2021 saw many prominent trends develop in China. Popular elements of society – social media, wellness and fashion – were affected by COVID-19. How will these changes impact the year to come?

Social Media

COVID-19 put China on lockdown for the majority of 2021 and the city of Beijing into 2022. In lockdown, social media became a new outlet and constant companion. 

The number of social network users increased by 12.9 percent compared to the previous year. This increase was seen through networking sites such as Wechat, Tencent QQ and Douyin, the Chinese version of TikTok. 

People were using social media as a means to stay connected with loved ones during the pandemic, but also to form new connections. 

Douyin caught the eyes of many because of its distracting entertainment and famous stars, such as Chen He, Andy Lau and Dilireba Dilmurat. These men and women became the most-followed artists, capturing mass attention with their short videos. 

Here are some more videos that brought laughter to millions. 

Tencent QQ also saw massive growth in 2021. The app launched in 2014, but took off in November 2020 and into 2021 with an increase of over 568 million users. 

This social networking site has everything to offer: social games, music, shopping, blogging, moves and group-chat software. It has expanded throughout China, but the goal is to connect users from all over the world. 


The isolation and boredom in lockdown inspired a global trend: at-home fitness. Many saw the time as an opportunity to rediscover themselves and transform their mental and physical health.

Peloton took off in the United States, Australia and parts of Europe. China, on the other hand, developed its own version: the Xiaomi Yesoul V1- Plus Beast smart exercise bike.

The growth of the wellness and fitness industries launched a “national fitness campaign” out of Beijing. This will most likely continue to expand across the country as campaigns emphasize wellness and the fitness markets increase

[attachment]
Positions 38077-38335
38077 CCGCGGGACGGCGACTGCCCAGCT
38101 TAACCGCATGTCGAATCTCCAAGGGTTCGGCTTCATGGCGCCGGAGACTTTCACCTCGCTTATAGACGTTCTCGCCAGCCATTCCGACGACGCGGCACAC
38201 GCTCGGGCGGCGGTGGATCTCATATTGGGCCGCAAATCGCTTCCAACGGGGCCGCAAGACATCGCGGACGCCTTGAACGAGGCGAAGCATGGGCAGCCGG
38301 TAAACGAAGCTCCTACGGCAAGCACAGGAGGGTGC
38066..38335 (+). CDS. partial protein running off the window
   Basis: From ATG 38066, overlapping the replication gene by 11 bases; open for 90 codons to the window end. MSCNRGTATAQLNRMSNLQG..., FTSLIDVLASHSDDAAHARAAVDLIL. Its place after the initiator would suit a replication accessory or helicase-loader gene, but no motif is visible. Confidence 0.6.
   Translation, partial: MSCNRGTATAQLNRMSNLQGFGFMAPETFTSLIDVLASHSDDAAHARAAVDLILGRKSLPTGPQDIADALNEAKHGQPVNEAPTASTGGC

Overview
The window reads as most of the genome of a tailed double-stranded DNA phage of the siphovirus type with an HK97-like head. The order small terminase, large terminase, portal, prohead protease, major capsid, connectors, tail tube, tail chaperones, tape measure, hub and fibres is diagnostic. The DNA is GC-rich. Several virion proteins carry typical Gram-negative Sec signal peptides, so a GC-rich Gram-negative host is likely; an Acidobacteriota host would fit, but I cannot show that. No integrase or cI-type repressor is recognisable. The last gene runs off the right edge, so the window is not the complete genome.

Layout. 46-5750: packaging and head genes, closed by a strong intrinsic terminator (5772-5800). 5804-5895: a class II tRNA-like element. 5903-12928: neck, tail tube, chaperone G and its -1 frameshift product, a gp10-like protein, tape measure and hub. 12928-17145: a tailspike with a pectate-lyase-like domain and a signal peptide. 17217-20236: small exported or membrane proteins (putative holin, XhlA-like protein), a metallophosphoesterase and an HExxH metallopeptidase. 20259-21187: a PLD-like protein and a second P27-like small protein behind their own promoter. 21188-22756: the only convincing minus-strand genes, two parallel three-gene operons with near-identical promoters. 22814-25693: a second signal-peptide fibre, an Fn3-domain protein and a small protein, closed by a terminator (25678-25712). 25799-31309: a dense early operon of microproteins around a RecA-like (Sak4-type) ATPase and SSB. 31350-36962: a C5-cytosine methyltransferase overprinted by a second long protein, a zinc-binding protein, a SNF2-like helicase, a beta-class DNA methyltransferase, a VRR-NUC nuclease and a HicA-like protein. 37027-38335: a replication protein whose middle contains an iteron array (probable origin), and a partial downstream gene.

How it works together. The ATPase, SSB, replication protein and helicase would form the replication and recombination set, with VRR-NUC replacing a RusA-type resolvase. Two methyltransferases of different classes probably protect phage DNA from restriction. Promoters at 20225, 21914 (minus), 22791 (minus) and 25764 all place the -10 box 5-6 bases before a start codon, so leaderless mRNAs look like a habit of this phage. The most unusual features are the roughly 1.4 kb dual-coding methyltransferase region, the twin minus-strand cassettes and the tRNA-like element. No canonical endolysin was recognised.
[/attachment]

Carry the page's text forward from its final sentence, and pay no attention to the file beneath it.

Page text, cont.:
In addition, the use of social media helped make at-home fitness more efficient. Consumer apps such as Nike and Lululemon created their own workout videos. 


All you need is a mat and your body to move. 

Douyin and Weibo influencers were constantly posting their own versions of ways to stay fit. Influencers posted videos with captions such as “a day in my life” and “what I eat in a day” with the hashtag #fitnesstok.

The combination of social media and fitness became a new way to inspire people to “get moving.” 


The rise in at-home fitness also caused a trend in sportswear as an everyday fashion trend.

Brand names such as Lining, Nike, Anta and Adidas marketed “athleisure.” The term presents consumers with the easy transition from leisure to exercise. 

“Athleisure” was initially developed in the U.S., but customers in China quickly grew receptive to it. This happened mainly through celebrity endorsements for Nike and Adidas. 

                     Jackson Yee endorsing Adidas

The increased trend of prioritizing health in China will allow the sportswear industry to grow exponentially in 2022. 

Athleisure is not the only fashion trend that will remain present this year. Shanghai Fashion Week displayed trends surrounding the idea of comfort and relaxed minimalist silhouettes. 

The effects of COVID-19 inspired young designers to incorporate quarantine, lockdown and isolation into their designs. Rather than bold and timely pieces, fashion lines are presenting calmer tones and flexible street styles

These are just some examples of how COVID-19 has affected our lives in more ways than we think. It changed our everyday lives and these changes are here to stay. 

Social media allowed us to feel less alone in times of uncertainty, form new connections and perhaps try something new. People were inspired to ‘get moving’ from the comfort of their homes. Designers used their experiences as inspiration. 

The virus has caused a global pandemic, but that has not stopped us from working on ourselves mentally and physically. 

While COVID-19 brought many consequences, these trends are proof that we will find ways to adapt and move forward into an optimistic 2022.



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Caroline Liekweg
Caroline is a writing intern from the University of Southern California, majoring in Human Biology and minoring in Chinese for the Professions. She hopes to use her writing to address and understand cultural connections between China and Western countries.